Should you ever be invited to attend a Passover meal, which, given the level of debate about whether it’s ok to do so or not for the Jews holding it, seems unlikely what you will see, eat and do? The Passover is a deeply significant celebration and festival of remembrance for people of the Jewish faith. It is the one part of the religion that all tend to observe both in Israel and the wider world. Therefore, if you should be so honoured with an invitation it’s best to be prepared for what is going to be put in front of you.
The first thing you will have is where Seder Plates, like those from cazenovejudaica.com/uk/seder-plate, are placed in front of everyone. These highly symbolic plates have allocated spaces of the food you are going to eat in order and at specific times. You do not simply start.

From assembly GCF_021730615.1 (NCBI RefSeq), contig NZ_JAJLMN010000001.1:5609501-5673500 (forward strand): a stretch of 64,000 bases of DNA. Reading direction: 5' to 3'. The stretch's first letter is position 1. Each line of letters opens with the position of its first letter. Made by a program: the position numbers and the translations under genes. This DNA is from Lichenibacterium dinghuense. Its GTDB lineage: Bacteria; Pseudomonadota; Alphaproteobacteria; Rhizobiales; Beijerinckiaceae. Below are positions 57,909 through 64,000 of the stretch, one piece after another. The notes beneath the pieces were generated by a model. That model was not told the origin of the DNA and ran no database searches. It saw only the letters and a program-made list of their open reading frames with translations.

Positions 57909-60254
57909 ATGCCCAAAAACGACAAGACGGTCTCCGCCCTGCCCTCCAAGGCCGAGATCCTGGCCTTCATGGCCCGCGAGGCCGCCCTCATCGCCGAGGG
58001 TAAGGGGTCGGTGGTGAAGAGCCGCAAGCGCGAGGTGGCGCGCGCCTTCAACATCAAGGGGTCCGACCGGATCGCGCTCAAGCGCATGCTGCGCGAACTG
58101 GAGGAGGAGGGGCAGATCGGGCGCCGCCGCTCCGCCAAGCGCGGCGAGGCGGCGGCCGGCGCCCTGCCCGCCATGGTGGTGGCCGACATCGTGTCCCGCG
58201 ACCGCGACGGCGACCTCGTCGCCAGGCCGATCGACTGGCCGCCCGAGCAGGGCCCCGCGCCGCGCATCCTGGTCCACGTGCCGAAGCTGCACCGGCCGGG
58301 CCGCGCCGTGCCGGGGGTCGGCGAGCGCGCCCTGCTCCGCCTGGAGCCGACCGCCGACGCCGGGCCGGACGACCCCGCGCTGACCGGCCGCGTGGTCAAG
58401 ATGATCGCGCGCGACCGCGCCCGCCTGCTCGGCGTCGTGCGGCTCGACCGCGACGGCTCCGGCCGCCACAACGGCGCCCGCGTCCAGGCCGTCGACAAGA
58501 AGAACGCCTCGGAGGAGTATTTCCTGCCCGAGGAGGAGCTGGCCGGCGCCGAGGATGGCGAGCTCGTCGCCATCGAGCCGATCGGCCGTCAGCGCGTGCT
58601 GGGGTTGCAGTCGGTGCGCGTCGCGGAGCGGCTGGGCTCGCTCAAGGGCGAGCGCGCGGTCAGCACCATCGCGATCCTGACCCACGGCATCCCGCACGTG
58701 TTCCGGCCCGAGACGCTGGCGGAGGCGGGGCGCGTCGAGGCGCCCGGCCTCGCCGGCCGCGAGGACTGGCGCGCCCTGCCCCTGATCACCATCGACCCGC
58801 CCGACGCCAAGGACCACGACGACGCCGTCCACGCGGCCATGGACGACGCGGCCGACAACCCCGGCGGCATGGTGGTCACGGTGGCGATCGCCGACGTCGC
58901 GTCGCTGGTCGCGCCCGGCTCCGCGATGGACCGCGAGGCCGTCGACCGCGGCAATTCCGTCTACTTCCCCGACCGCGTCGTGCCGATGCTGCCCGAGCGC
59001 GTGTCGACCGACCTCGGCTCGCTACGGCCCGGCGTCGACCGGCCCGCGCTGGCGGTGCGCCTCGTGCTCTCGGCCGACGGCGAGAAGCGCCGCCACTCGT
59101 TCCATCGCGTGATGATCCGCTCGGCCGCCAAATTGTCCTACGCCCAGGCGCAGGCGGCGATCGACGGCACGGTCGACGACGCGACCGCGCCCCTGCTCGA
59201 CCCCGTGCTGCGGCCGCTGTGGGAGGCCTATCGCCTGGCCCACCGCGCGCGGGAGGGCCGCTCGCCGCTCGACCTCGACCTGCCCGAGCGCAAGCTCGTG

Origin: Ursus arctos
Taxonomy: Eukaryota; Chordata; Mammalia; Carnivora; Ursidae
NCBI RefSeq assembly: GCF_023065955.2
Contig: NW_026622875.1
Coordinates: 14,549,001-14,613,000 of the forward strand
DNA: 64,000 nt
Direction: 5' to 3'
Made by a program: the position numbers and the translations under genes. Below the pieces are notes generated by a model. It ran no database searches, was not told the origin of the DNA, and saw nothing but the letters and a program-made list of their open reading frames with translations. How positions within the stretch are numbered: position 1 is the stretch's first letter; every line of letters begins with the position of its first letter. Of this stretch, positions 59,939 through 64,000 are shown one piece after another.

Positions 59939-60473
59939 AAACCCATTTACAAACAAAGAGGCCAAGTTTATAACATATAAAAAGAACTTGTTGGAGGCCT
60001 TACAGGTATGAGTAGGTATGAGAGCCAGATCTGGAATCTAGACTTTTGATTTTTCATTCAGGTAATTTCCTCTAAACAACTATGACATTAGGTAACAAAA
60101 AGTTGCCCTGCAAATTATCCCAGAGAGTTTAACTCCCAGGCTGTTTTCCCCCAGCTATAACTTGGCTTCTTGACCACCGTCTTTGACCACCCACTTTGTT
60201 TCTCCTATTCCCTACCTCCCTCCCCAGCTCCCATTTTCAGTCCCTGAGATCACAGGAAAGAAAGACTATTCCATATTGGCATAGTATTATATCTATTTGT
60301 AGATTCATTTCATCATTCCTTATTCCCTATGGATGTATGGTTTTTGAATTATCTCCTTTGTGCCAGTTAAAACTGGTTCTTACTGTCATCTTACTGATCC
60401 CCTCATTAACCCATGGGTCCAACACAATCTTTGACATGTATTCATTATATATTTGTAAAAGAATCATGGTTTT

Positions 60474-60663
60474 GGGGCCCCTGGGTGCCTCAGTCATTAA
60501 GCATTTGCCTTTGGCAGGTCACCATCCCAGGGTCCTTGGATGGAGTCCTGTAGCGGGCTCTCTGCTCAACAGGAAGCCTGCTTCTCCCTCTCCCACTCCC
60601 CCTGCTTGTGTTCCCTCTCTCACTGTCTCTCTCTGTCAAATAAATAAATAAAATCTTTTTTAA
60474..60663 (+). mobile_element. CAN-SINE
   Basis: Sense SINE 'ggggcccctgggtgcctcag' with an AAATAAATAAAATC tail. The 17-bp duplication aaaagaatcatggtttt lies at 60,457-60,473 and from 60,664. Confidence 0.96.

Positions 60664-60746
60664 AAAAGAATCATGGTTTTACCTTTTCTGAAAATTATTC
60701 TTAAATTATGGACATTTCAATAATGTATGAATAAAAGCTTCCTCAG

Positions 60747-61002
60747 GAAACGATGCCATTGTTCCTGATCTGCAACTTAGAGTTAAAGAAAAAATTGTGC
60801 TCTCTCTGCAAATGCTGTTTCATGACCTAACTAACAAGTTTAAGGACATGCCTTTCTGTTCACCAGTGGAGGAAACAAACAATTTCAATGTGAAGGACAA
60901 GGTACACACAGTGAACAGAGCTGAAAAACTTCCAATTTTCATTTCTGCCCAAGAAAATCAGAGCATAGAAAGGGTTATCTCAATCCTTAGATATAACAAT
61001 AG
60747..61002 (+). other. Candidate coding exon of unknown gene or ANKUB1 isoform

The items on the Seder plate are as follows. A lamb shank bone, a hard-boiled egg that has been roasted, a sprig of Parsley, horseradish, Charoset (a sweet mixture of fruit and nuts and raw onion. Sanctified wine is also served but only drunk at certain points. All of these foods have deep meaning. The Parsley, onion and Horseradish are meant to symbolise the bitter tears the Jews have shed. The lamb shank is to remember the night of the passover whereas the Charoset is illustrative of the mortar used by the Jews to build Egypt at the time, a great achievement. The egg is for rebirth.